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Apple’s AirTags are one of the company’s most convenient products. They might not do much, but they’re fantastic at what they can do.
With a single AirTag, you can keep track of your most important stuff with nothing but your iPhone. Not only will you get a location for where your things are, but you can also get specific directions so you don’t spend too much time looking for them.
Unfortunately, some may say that the AirTags are a little too good at their job. As it turns out, some people have decided to misuse their AirTags to find and track possible victims.
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Of course, that’s not what the AirTag was made for, and Apple has been constantly working on making them safer. For instance, you’ll get a notification on your device if there’s an AirTag moving around with you when the iPhone it’s connected to isn’t nearby.
Unfortunately, that’s still not enough, which is why there have been many other ways people suggested to help “solve” the AirTag problem.
However, among all these ideas, researchers from Johns Hopkins University and the University of California, San Diego, have created a clever new way to both detect AirTags and keep the user’s privacy safe.
AirTags: Stalking vs. Privacy
Apple has been forced to make a compromise between preventing the abuse of AirTags by stalkers and possible privacy concerns for legitimate AirTag users.
You see, the way the AirTags — as well as other tracking devices — work is by sending a signal to your iPhone. This signal is basically saying, “Hey, iPhone, I’m AirTag #143845, and I’m right here.”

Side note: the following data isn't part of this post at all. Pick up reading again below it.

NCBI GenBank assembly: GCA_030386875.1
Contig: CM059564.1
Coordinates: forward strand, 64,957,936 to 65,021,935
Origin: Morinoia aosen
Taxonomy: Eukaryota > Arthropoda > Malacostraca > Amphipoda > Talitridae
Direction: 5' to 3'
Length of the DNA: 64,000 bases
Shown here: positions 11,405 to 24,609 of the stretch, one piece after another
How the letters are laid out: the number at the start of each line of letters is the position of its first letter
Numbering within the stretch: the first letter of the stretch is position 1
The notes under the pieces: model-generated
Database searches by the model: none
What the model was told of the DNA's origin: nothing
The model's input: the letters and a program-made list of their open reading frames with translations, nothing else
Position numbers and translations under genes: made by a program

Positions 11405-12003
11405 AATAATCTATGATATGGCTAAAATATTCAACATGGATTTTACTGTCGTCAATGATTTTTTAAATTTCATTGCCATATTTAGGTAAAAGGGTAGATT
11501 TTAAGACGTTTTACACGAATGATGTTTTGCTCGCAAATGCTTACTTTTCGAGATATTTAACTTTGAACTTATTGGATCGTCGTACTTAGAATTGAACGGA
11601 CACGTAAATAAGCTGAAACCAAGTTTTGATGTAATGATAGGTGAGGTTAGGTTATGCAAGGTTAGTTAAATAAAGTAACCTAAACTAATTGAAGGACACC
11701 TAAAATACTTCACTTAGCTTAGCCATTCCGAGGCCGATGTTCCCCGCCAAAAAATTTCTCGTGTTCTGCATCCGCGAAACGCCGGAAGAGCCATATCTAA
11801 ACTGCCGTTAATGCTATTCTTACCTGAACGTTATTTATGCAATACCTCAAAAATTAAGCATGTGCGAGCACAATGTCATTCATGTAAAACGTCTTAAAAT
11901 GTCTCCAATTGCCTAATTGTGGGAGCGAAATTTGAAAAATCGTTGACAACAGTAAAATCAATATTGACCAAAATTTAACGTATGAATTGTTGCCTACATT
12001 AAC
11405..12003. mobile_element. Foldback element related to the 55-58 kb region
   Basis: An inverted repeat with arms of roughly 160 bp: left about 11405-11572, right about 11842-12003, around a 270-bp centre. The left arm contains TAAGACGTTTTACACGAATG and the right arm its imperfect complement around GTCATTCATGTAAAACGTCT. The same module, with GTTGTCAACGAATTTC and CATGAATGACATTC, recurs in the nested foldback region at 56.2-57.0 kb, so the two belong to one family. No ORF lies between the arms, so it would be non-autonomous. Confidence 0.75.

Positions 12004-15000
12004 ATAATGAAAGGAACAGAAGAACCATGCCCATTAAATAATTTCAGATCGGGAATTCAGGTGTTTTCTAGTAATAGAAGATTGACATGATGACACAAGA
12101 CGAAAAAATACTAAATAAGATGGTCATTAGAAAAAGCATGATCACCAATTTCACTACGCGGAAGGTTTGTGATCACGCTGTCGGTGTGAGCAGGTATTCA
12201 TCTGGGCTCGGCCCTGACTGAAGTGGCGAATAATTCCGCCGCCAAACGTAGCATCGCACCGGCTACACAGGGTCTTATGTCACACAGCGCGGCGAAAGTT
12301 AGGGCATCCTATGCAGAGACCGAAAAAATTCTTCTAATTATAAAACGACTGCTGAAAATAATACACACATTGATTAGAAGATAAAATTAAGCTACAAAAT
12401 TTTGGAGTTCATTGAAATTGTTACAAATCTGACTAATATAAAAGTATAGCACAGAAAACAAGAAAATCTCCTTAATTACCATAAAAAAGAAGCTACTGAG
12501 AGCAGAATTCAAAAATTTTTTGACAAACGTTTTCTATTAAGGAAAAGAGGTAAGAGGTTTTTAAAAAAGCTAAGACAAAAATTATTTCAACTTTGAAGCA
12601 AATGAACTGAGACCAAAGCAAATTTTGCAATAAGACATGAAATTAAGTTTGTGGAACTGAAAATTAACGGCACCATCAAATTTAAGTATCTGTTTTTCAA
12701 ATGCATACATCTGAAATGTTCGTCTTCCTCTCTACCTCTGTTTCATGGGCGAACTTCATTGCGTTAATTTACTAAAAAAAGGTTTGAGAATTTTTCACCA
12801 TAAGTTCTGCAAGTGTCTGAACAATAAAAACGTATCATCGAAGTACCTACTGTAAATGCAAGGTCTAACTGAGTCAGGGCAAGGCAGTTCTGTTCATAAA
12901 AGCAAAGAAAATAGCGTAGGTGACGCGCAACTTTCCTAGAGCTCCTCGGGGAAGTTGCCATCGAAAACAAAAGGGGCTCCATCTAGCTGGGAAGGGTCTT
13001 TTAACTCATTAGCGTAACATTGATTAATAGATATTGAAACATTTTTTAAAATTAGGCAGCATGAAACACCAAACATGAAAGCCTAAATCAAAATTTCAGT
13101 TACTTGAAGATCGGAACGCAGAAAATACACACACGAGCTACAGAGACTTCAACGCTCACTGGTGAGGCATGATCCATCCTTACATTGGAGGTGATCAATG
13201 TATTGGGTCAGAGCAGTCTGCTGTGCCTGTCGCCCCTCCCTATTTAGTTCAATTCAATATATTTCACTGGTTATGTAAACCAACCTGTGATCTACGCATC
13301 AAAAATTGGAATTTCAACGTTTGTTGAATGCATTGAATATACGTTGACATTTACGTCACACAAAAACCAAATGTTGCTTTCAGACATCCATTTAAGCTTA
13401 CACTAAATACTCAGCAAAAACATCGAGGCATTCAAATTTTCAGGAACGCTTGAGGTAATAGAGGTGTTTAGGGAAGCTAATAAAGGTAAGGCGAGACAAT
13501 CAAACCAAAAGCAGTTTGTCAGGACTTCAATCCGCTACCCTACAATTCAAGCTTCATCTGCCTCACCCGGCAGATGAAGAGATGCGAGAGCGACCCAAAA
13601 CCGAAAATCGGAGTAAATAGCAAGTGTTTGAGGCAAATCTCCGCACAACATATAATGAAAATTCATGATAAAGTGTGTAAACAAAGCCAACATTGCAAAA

But if someone wants to track your movements, they could just get the identifier of your AirTag — in this case, the number 143845 — and easily track your every move.
Because of this, Apple constantly changes the AirTag’s identifier, so tracking you wouldn’t be as easy. According to the research, “Apple AirTags rotate their identifier every 15 minutes when within range of their owner devices.”
So, for instance, for the first 15 minutes, your AirTag would be “AirTag 143845,” but in the next 15 minutes, your AirTag would change its “identity” to “AirTag 735215,” and so on every 15 minutes after that. (Note that these numbers are oversimplified examples — the actual identifiers are much longer and more complex).
So, that solves the privacy issue, but what about the stalking issue? After all, if an AirTag is constantly changing its identifier, it would be impossible for other iPhones to detect if someone else’s AirTag is following them around. Instead, they would see a “new” AirTag appearing every 15 minutes.
To solve this problem, Apple decided to make the intervals longer when the AirTag doesn’t detect that its owner is nearby. Again, according to the study, Apple reduces “this rate to once every 24 hours when out of range.” Since the identifier remains the same, your iPhone can properly recognize an “orphaned” AirTag moving around with it.
However, as the research mentions, this unfortunately also leaves a big window for people to identify your AirTag and track it. Granted, it’s not likely too many folks will be moving around with only an AirTag, without also carrying their iPhone, but it could easily be used to track items such as luggage passing through an airport terminal. In such cases, the AirTag identifier would likely remain the same from the moment your bag is checked in until you pick it up off the conveyor belt on the other end.